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Mux? Demux? Remux? Huh?

Recently I had a reader contacting me about demuxing files. He wanted to know what it was, and why on earth would you want to do it?

So I sent him an email explaining what “muxing” as a whole is and how demuxing factors into it.

I thought that the rest of my readers might be able to benefit from the knowledge that I expressed to him, so here goes!

Imagine A World…

Nah, just kidding. Imagine that you have ripped a DVD or Blu-ray to your hard disk. If you have no idea how to do this, I have published several guides on how to go about doing so.

So you have these files contained on your hard drive. For a DVD, it will look like an assortment of VOBs (among others, IFO, BUP, etc). For a Blu-ray disk, it will look like M2TS files (among MANY others, but M2TS are the only files that actually contain the video content). Many of you are familiar with files to the extent that you think there is just data in them. And to an extent you are right. But what if I told you that there are in fact several files, or more specifically tracks, contained in your precious media files.

If you think about it, it makes sense. How else would you be able to watch a movie and have both video and audio, and maybe an optional subtitle track?

This is what Muxing does. It takes these individual tracks and combines them into one VOB or M2TS file (depending on the output specification, DVD or Blu-ray). Chances are you won’t be doing much muxing unless you are getting into the nitty gritty details of DVD compilation and Blu-ray generation. Actually that is not quite true, as many programs such as BD Rebuilder or MultiAVCHD mux files for you. Okay, so chances are you won’t be doing much muxing by hand.


To summarize, muxing is the act of combining two or more signals into one. In the digital media file world, this means combining a video track, one or more audio tracks, and possible subtitle tracks. There are other tracks as well, such as chapters, but they aren’t that important for the purpose of this post.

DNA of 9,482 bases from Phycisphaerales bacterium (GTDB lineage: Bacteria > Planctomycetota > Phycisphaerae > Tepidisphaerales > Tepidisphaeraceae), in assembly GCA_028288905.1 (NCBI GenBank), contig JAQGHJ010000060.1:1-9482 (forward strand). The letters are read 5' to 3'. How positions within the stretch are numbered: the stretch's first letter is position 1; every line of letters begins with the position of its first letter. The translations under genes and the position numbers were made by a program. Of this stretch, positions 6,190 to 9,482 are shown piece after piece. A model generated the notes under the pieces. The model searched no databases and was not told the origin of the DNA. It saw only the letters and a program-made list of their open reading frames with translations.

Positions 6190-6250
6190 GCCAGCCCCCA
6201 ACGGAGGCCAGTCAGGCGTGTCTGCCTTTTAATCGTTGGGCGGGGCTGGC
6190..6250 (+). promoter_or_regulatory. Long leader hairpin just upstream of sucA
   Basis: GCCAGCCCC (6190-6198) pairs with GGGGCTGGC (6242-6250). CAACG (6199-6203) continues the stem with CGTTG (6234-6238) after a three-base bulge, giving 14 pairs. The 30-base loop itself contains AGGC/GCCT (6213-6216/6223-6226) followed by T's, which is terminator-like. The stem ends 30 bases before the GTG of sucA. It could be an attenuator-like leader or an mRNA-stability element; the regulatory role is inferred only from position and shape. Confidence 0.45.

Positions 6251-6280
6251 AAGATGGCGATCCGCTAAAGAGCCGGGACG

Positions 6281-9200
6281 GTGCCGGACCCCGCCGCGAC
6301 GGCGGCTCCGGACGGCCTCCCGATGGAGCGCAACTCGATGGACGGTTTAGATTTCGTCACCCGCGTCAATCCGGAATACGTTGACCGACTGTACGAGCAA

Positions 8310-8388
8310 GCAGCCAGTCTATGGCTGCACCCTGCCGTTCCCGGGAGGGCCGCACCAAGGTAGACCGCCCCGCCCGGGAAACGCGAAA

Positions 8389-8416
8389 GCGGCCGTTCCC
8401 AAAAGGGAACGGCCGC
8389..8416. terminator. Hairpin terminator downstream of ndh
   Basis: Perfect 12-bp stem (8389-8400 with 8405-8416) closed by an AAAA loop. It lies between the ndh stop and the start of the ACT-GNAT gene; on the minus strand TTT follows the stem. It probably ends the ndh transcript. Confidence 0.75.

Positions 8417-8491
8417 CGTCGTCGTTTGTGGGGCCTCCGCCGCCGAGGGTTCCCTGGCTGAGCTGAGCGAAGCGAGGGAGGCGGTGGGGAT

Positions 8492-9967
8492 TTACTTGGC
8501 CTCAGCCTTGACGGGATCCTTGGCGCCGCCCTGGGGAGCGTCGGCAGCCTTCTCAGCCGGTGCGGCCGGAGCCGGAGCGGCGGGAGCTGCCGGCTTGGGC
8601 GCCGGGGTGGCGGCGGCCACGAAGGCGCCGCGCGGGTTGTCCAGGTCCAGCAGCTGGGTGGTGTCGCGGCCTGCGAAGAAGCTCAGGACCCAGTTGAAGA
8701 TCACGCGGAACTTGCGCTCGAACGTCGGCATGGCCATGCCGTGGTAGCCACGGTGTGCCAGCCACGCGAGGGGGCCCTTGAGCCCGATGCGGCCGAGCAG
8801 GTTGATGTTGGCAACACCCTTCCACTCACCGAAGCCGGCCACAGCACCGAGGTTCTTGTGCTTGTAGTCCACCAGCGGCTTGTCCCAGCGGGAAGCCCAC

I’ll give you one guess. Did you guess that demuxing is the opposite of muxing? Then your wrong! Ha, just kidding. You were correct!

Demuxing is the act of taking a muxed file such as a VOB or M2TS file and splitting it back up into its component streams. Some of you may be thinking, “Why on earth would anyone want to do that?”

Well, I’ll tell you. Demuxing is useful in situations where you want to deal with a specific component of a media file, without affecting the file as a whole. Confused?

Let me try this: Imagine that you have ripped a DVD to your hard drive. But, you have a subtitle track that you have custom edited for a particular reason (like replacing the word “man” with “BATMAAAN!!). Awesome, no?

Okay, so you have this ripped disk and custom subtitle track. What you want to do is replace the DVD’s original subtitle track with your custom subtitle track. In order to do so, you must first demuxing the DVD’s main movie into it’s primary components.

These often look like the following for a DVD:

  • .m2v file (video)
  • .ac3 or dts file (audio)
  • .idx/.sub file (subtitles)

Now that you have the original components, you can remux (REcombine the video files via MUXing) the video and audio tracks with your custom subtitle track. Doing it this way ensures that there is absolutely no quality loss, plus you get your awesome Batman subtitle track! How cool is that?!

Another Use

Not enough for you? Well imagine if you want to compress a media file. But you don’t want to lose any audio quality. So you demux the original media file, compress just the video file using your favorite program, and then mux the compressed video track with the original audio track. Now you have a smaller file size, while still retaining the original audio. Satisfied?


Well that about wraps it up. Again, muxing is the process of combining multiple streams/file into a single stream/file. Demuxing is the inverse of muxing. And remuxing? I think you get what remuxing is…

If not, let me know in the comments! ;)

  • Asif

    Very nice explanation! I always used to wonder what the heck is demuxing/muxing.

  • JHo

    Really cool article. Well done!

  • meisen

    Awesomely good explained basics. And i had 2 or 3 laughs too :)

    thank you very much

  • heinz von heiden

    You certainly deserve a round of kudos for your entry and more specifically, your blog in general. Very high quality informations.

  • Elie

    Great article Adub !!

  • Pablo

    I will be very happy if someone manage to answer on my question.

    Well, we have a single audio file. We are using ffmpeg to make some compression and we are also changing sample rate.